June 20, 2024
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Parshat Tetzaveh

The haftarah selection for this week’s parsha is somewhat unique, as most of the haftarot of parshiyot connected to the construction of the Mishkan are taken from those perakim that discuss the building of the first Beit Hamikdash by Shlomo Hamelech. This week, however, the haftarah is taken from Sefer Yechezkel, which describes the navi’s vision of the third Beit Hamikdash. In the final nine chapters of Sefer Yechezkel the navi details the magnificence of Bayit Shlishi, the Beit HaMikdash that would be built during the Messianic era. This week’s haftarah, taken from the 43rd perek of that book, focuses upon the obligation to build the Mikdash precisely as described by the prophet and ends with a detailing of the ritual that would be followed during the Chanukat HaMizbe’ach, the inaugural service of the outer mizbeach. It is this section of the haftarah that creates yet another connection to our parsha in which we also read of the ritual to be followed during the seven inaugural days of the newly constructed Mishkan.

Although our rabbis were troubled by some of Yechezkel’s descriptions of the laws and the service in this “Messianic Mikdash,” as they seemed to conflict with the laws found in the Torah regarding the avoda (the Temple service) and the kohanim, they nonetheless chose this selection—perhaps because it completes a triad of readings: the parshat hashavua, which discusses the construction of the Mishkan, the haftarah read for the last parsha of Terumah (when it does not coincide with any of the four special maftir readings), which details Shlomo’s efforts in building the First Temple, and this haftarah, which highlights the future Beit HaMikdash.

Yet, beyond the obvious differences between the description given in the parsha and those given in the haftarah, there is also a subtle difference that we could easily overlook—but should not. HaRav Yehuda Shaviv, z”l, turns our attention to the stated obligation of the people regarding the holy altar, the mizbeach. In the Torah the Israelites are commanded “v’kidashta oto,”to sanctify the mizbeach, while the haftarah tells us that the job of the Jews in the future would be “v’tiharta oto,” to purify the mizbeach. Quite beautifully, Rav Shaviv explains that the desert generation had just witnessed the great theophany at Har Sinai and stood upon a level of holiness rarely achieved by any human being. The purpose of the Mishkan, therefore, was to eternalize that experience and, by so doing, to raise the nation from their profane existence to one of constant sanctity.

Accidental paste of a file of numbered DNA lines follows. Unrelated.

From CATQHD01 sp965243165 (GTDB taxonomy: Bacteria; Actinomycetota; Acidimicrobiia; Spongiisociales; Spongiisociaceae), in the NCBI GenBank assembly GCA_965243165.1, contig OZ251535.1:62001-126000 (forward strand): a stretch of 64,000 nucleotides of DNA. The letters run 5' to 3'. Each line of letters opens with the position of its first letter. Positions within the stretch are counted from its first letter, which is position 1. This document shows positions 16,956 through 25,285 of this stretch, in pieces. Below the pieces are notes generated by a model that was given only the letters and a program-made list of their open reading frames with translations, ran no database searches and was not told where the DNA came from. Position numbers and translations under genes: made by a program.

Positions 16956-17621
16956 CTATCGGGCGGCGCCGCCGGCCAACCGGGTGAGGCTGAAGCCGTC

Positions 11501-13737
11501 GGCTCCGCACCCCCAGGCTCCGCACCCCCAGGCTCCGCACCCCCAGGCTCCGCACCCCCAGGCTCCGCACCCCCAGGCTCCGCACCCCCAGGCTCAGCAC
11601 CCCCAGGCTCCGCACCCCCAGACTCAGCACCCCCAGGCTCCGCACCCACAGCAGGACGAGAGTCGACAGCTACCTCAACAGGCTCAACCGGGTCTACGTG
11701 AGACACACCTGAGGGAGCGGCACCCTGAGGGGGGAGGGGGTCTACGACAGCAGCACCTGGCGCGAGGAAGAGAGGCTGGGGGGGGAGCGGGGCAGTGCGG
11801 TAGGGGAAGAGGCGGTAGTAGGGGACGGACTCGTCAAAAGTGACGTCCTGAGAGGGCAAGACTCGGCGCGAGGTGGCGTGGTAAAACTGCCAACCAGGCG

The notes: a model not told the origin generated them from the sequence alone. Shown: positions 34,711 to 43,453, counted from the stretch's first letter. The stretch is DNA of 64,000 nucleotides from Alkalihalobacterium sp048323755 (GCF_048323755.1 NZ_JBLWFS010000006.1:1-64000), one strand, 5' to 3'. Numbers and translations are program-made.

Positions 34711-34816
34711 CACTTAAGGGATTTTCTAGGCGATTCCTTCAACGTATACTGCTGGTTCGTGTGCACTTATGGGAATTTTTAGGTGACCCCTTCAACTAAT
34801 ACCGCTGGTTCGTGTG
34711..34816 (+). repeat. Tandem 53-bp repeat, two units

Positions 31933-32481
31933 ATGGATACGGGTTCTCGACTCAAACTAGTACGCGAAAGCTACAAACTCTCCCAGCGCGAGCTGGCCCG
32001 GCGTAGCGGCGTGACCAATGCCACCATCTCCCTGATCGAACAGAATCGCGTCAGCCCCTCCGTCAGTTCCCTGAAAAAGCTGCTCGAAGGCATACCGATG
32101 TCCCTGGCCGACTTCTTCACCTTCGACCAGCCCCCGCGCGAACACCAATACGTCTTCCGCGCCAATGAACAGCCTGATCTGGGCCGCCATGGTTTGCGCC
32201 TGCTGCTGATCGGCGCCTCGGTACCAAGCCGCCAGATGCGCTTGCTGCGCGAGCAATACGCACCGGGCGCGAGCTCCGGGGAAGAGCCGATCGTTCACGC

The Jews of the future, however, would be those who had just left the Diaspora, a life lived in an atmosphere of impurity and contamination. It became the function of that generation, therefore, to first bring the nation out of that state of contamination and into the state of purity. And lest one believe that the future Temple would, therefore, be less regarded, Rav Shaviv reminds us of the rabbinic dictum (Brachot 34b) that the level upon which penitents stand cannot be reached—even by the completely righteous ones.

How fortunate that we have the opportunity to read this haftarah and remember that, despite the trials and tribulations we had to undergo throughout our history, despite the challenges and the failures, we are confident that, in the end, we will emerge triumphant, purified by the future Beit Hamikdash and standing on an even higher plane than the tzaddikim of the preceding generations.


Rabbi Neil Winkler is the rabbi emeritus of the Young Israel of Fort Lee, and now lives in Israel.

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